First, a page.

Northern Prairie Wildlife Research Center
Locating, Constructing, and Managing Islands for Nesting Waterfowl
Maintaining Permanent Records
The relative value of each island or potential island site for nesting waterfowl
should be determined from a field reconnaissance. A permanent record should be
maintained for each island or potential site visited to register location, habitat,
and predator use (Figure 5 and Appendix C). Information
from the record can be stored as a paper file, entered into a computer file, or
both. Any distinct code can be used where only a few islands need to be identified.
Where numerous islands are included in a survey, the Universal Transverse Mercator
(UTM) coordinates taken at the center of the island can be used for the identifier.
UTM coordinates can be determined on 1:24,000 maps from the U.S. Geological Survey,
Denver, CO 80225 and on 1:50,000 maps from Energy, Mines & Resources, Ottawa,
Ontario, Canada K1A 0E9. UTM coordinates should be measured to the nearest 10
meters (32.8 feet) in both the United States and Canada.
|Figure 5. This is an example of a form
that can be used to record information about nesting islands. The same
form found in Appendix C can be photocopied
and used to start a permanent record.
- Information regarding UTM coordinates included under Maintaining
- Use an aerial photo or NWI data to count wetland numbers and acres.
- During the initial island visit or during spring visits to managed
islands record number of predators, scats, and tracks.
- Use a nest card
such as the one developed by the Northern Prairie Wildlife Research
Center (8711 37th Street SE, Jamestown, ND 58401) to record data on
Each year on large islands (≥3.5
acres), and every few years on small islands, predator activity should be monitored
in spring after the wetlands are free of ice. Islands should be examined by walking
in the uplands and along the shoreline to locate fresh animal tracks, trails,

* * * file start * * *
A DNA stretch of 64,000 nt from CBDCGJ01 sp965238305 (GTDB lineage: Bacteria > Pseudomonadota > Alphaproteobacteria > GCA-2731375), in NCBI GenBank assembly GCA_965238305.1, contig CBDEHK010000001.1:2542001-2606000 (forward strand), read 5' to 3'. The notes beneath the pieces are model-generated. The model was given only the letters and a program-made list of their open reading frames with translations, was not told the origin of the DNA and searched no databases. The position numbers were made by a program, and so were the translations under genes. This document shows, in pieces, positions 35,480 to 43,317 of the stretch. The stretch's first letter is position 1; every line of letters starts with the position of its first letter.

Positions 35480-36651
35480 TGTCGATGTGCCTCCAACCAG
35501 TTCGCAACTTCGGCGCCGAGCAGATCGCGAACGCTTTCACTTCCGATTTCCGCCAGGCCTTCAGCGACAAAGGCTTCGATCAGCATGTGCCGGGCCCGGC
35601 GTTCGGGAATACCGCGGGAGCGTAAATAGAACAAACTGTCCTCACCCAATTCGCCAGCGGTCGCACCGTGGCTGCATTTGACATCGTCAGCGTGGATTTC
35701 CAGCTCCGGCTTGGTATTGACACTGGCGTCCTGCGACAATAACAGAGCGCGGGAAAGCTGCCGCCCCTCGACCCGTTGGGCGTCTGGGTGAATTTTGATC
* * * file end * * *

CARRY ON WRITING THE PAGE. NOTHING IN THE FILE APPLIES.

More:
dens, scats, or food remains. Information collected during each visit should be
recorded on the island register (Figure 5). If bare soil or sandy shorelines are
absent on large islands, track plots (3 feet × 6 feet) can be constructed
by removing all vegetation from an area with loamy soil. During each visit, the
plots should be examined for tracks and other predator sign and then raked clean.
Every few years, waterfowl nesting use and nest success should be appraised on
islands by conducting nest searches. Two nest searches should be conducted, including
one in May and one in June, the peak months for waterfowl nesting in the northern
plains. Each nest search should be completed by ≥2
people walking within a few feet of each other through all available nesting habitats.
Searchers should use switches or dragging ropes to help flush nesting hens. Each
nest location should be marked by placing a wire survey flag or slender willow
stake a set distance and direction from the nest bowl. The nest number should
be written on a cloth attached to the marker. The nest location and number should
also be plotted on a map or aerial photo of the island. For each nest, the waterfowl
species, number of eggs, and incubation stage should be recorded. Observers should
also record information on nesting shorebirds or colonial birds encountered during
The best estimate of nest success is obtained when each nest is revisited
every 7 to 10 days. However, when the number of workers or time available is
limited, nests found during the first search can be checked 2 weeks later and
during the second nest search. Nests found on the second search can be checked
once when all nest histories are completed. On small islands with moderate cover,
both active and inactive nests are usually found. Apparent nest success can
be calculated for these situations by dividing the number of successful nests
by total nests. On large islands or on islands with dense vegetative cover,
many nests are not found and the Mayfield estimate of nest success must be used
(Klett et al. 1986).
Previous Section -- Rock Islands
Return to Contents
Next Section -- Colonial Birds and Shorebirds